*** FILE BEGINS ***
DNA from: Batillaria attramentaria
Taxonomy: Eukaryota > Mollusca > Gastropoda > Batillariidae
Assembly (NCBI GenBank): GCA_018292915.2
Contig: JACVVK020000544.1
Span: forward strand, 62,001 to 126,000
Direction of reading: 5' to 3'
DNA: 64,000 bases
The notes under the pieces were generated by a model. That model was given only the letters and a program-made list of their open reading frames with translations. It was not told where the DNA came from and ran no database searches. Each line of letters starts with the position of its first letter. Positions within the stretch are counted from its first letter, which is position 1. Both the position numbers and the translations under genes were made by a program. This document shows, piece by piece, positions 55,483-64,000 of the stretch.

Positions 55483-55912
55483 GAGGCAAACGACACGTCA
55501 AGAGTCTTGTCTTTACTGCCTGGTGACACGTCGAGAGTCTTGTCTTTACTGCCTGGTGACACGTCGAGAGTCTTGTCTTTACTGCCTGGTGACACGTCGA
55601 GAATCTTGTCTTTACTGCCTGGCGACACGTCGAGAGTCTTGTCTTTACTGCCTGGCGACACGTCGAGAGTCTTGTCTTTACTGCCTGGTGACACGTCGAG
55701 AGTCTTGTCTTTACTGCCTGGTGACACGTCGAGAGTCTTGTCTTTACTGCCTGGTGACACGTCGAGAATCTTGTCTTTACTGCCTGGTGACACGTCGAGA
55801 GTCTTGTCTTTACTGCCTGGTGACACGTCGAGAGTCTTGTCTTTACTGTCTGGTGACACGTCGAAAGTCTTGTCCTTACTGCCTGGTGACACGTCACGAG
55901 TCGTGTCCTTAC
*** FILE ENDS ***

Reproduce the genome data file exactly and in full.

DNA from: Batillaria attramentaria
Taxonomy: Eukaryota > Mollusca > Gastropoda > Batillariidae
Assembly (NCBI GenBank): GCA_018292915.2
Contig: JACVVK020000544.1
Span: forward strand, 62,001 to 126,000
Direction of reading: 5' to 3'
DNA: 64,000 bases
The notes under the pieces were generated by a model. That model was given only the letters and a program-made list of their open reading frames with translations. It was not told where the DNA came from and ran no database searches. Each line of letters starts with the position of its first letter. Positions within the stretch are counted from its first letter, which is position 1. Both the position numbers and the translations under genes were made by a program. This document shows, piece by piece, positions 55,483-64,000 of the stretch.

Positions 55483-55912
55483 GAGGCAAACGACACGTCA
55501 AGAGTCTTGTCTTTACTGCCTGGTGACACGTCGAGAGTCTTGTCTTTACTGCCTGGTGACACGTCGAGAGTCTTGTCTTTACTGCCTGGTGACACGTCGA
55601 GAATCTTGTCTTTACTGCCTGGCGACACGTCGAGAGTCTTGTCTTTACTGCCTGGCGACACGTCGAGAGTCTTGTCTTTACTGCCTGGTGACACGTCGAG
55701 AGTCTTGTCTTTACTGCCTGGTGACACGTCGAGAGTCTTGTCTTTACTGCCTGGTGACACGTCGAGAATCTTGTCTTTACTGCCTGGTGACACGTCGAGA
55801 GTCTTGTCTTTACTGCCTGGTGACACGTCGAGAGTCTTGTCTTTACTGTCTGGTGACACGTCGAAAGTCTTGTCCTTACTGCCTGGTGACACGTCACGAG
55901 TCGTGTCCTTAC